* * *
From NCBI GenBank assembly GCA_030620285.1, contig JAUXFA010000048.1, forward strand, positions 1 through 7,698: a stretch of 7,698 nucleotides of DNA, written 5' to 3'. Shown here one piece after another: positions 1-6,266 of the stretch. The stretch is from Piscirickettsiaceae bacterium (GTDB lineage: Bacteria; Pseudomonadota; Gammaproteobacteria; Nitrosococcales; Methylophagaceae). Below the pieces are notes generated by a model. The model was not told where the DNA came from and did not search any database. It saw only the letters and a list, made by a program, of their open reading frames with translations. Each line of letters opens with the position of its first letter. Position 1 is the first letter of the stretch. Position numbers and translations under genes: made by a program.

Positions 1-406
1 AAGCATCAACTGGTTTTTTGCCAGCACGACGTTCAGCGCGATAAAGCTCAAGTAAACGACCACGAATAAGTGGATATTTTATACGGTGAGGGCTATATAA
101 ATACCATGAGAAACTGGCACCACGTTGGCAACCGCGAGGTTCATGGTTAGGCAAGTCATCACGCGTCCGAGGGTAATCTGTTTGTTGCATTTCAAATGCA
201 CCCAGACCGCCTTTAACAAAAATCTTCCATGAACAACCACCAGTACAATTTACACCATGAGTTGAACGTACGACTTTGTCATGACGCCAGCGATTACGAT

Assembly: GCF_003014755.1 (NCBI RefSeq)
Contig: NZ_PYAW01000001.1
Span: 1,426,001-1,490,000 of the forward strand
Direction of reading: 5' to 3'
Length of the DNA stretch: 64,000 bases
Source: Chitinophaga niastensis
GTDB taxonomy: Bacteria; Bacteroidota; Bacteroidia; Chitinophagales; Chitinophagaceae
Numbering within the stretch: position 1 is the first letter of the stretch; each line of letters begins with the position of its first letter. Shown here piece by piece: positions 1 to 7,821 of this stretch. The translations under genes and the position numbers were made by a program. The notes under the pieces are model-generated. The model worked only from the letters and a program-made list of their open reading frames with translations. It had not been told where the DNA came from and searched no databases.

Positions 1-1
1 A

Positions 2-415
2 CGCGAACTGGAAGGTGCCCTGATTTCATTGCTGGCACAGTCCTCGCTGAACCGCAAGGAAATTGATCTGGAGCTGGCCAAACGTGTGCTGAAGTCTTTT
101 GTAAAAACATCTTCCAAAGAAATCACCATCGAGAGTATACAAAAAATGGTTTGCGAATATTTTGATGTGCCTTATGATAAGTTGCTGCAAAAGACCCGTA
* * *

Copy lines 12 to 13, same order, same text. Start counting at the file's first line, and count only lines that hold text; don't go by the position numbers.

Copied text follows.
GTDB taxonomy: Bacteria; Bacteroidota; Bacteroidia; Chitinophagales; Chitinophagaceae
Numbering within the stretch: position 1 is the first letter of the stretch; each line of letters begins with the position of its first letter. Shown here piece by piece: positions 1 to 7,821 of this stretch. The translations under genes and the position numbers were made by a program. The notes under the pieces are model-generated. The model worked only from the letters and a program-made list of their open reading frames with translations. It had not been told where the DNA came from and searched no databases.